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March 3, 2008

1 Min Read
Airborne Settles Class Action Suit

WASHINGTON—The makers of the Airborne dietary supplement settled a class action lawsuit, which charged the product’s marketing included false claims it could cure the common cold. Part of the $23 million settlement includes refunds for consumers who purchased Airborne, as well as stipulations the defendants must run ads in publications such as Better Homes & Gardens, Parade, People and Newsweek, instructing consumers how to get refunds.

Airborne was created by second-grade teacher Victoria Knight McDowell and her screenwriter husband Thomas Rider McDowell, and promised to “boost your immune system to help your body combat germs”; labeling also instructed users to “take it at the first sign of a cold symptom or before entering crowded, potentially germ-infested environments.” The company faced a consumer lawsuit in 2006, after ABC News revealed the lone clinical trial for Airborne was not conducted by a reputable pharmaceutical organization, but a two-man crew set up just for the Airborne trial. The defendants stopped mentioning the trial in its marketing. Then, in 2007, FTC and a band of state attorneys general began an investigation into Airborne's cold claims.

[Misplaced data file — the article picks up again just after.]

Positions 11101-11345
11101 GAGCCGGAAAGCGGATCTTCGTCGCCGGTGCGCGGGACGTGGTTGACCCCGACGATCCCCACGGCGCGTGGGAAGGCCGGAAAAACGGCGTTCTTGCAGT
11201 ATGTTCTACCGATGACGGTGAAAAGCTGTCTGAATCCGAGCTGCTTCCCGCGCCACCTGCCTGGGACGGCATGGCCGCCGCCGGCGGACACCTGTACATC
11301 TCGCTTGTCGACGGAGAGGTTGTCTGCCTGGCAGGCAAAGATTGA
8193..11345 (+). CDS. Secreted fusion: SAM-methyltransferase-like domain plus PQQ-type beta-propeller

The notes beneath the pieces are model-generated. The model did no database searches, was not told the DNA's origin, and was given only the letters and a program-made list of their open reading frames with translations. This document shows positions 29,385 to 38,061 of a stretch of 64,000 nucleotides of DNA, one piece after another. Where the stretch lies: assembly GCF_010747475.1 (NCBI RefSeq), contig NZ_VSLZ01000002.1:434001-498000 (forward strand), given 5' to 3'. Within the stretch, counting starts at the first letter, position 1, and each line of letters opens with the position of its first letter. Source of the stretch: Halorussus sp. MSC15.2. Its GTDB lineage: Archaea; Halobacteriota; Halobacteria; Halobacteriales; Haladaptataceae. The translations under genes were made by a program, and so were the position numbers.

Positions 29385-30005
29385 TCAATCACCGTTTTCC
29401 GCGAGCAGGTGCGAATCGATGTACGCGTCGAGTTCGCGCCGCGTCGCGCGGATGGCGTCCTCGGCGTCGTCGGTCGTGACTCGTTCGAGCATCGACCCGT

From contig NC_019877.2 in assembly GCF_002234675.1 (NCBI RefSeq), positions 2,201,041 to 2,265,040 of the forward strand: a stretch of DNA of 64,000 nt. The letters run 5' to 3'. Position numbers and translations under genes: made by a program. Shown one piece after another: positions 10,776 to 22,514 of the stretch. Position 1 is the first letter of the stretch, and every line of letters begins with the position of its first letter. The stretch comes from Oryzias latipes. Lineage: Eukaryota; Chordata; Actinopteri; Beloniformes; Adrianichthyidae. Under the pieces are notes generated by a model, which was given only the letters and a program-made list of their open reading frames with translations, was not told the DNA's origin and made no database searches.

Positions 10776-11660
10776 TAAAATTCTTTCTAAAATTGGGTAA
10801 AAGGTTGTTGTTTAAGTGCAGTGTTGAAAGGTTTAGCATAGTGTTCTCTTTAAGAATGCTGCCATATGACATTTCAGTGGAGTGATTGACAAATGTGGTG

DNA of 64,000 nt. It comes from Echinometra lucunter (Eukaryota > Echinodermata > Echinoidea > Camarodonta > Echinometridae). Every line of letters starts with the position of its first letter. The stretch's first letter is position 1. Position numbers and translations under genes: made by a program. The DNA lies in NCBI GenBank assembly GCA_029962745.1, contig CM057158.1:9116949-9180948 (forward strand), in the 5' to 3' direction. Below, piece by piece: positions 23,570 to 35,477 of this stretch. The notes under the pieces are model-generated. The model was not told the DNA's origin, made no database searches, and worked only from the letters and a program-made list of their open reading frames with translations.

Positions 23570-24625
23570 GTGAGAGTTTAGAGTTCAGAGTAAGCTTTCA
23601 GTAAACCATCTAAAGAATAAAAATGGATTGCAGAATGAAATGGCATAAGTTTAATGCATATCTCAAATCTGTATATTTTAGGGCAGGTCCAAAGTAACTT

“There’s no credible evidence that what’s in Airborne can prevent colds or protect you from a germy environment,” said David Schardt, senior nutritionist at the Center for Science in the Public Interest (CSPI), which reviewed Airborne’s claims as co-counsel in the class action litigation. “Airborne is basically an overpriced, run-of-the-mill vitamin pill that’s been cleverly, but deceptively, marketed.”

Consumers seeking refunds can visit http://www.airbornehealthsettlement.com/submitClaim.aspx

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